The past two tax-filing seasons were fraught with aggravations, delays, last-minute changes and huge backlogs at the IRS. But by comparison, this year’s tax-filing season has been going relatively smoothly, tax preparers say.
“After a few years of pandemic-related updates, mid-tax season IRS guidance, last-minute tax law changes and more, the ‘quiet’ is a welcome change to many,” the National Association of Tax Preparers said in a statement
Indeed, the most recent filing season statistics from the IRS indicate more returns are being processed and more refunds are being issued than at the same point last year.
For example, the IRS reports that as of the week ending March 3 it had sent out 11% more refunds than it had during the same week a year ago. Even though the IRS has processed more refunds at t
Earlier this month, the Internal Revenue Service (IRS) abruptly advised millions of taxpayers to hold off on filing their 2022 tax return. The reason? A number of states had issued one-time tax rebates, refunds, and other special payments last year, but the IRS was not sure if some or any of these payments were taxable at the federal level.
Now the agency has clarified the situation by issuing updated guidance on the matter, stating that “taxpayers in many states will not need to report these payments on their 2022 tax returns.”
This will no doubt come as a relief to millions of taxpayers, especially those who had filed their returns before the IRS said to hold off. At the same time, the IRS guidance contains some caveats. If you received one of these state-level payments in 2022, here’s what to know:
Estimated tax payments can be confusing, but they don’t have to be. Understanding the basics of estimated taxes and what you need to pay is key to making sure you stay in compliance with the IRS. Keeping up with estimated taxes throughout the year will help you avoid paying too much (or too little) come tax day. In this article, we’ll discuss when estimated taxes are due as well as how much you’re required to pay.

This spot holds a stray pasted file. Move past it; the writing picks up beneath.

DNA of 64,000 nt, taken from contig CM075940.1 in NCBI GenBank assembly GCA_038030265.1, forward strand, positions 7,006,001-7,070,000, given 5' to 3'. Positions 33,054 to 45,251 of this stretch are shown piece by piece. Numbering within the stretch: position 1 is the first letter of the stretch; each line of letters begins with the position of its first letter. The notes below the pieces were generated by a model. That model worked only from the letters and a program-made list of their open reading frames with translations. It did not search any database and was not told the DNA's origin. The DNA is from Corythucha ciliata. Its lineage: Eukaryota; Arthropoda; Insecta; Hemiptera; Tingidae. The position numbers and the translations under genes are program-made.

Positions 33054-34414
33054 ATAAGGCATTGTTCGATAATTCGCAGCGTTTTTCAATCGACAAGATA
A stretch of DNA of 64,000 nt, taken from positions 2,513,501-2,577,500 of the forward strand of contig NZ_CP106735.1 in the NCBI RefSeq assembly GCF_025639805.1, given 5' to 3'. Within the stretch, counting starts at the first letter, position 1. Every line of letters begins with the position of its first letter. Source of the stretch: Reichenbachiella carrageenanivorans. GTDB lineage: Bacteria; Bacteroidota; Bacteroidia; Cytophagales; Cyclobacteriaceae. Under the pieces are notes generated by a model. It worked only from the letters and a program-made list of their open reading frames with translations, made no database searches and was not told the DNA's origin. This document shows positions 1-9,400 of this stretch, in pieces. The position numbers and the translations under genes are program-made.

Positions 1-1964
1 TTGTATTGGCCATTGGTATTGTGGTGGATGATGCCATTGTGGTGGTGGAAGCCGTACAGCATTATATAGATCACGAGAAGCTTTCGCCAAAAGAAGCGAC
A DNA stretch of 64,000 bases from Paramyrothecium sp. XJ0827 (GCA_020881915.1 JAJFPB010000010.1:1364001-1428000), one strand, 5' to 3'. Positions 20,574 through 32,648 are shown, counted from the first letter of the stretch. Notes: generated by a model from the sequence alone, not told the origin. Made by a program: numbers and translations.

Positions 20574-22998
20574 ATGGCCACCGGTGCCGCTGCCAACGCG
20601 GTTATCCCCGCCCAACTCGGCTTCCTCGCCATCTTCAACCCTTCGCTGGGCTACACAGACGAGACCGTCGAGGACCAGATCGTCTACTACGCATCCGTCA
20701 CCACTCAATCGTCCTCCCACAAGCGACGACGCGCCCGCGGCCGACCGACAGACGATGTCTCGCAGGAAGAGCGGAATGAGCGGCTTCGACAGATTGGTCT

What are estimated tax payments?
Estimated tax payments are periodic payments made to the government by individuals or businesses during the year, in order to pay their expected tax liability. These payments are typically made quarterly in four equal installments and are estimated based on an individual’s or business’s expected income not subject to federal tax withholding minus deductions for the current year. The purpose of estimated tax payments is to ensure that the tax owed is paid in a timely manner, rather than as a lump sum at the end of the year, avoiding underpayment penalties.
2023 IRS Mileage Reimbursement Rate
For 2023 the IRS mileage reimbursement rates for businesses, individuals, and other organizations are as follows:
- 65.5 cents per mile driven for business use, up 3 cents from the midyear increase setting the rate for the second half of 2022.
- 22 cents per mile driven for medical or moving purposes for qualified active-duty members of the Armed Forces, consistent with the increased midyear rate set for the second half of 2022. 1
- 4 cents per mile driven in service of charitable organizations; the rate is set by statute and remains unchanged from 2022
Between the Great Resignation and the layoffs of the pandemic, there are a lot of people looking for new jobs these days. And that’s presenting a ripe opportunity for scam artists.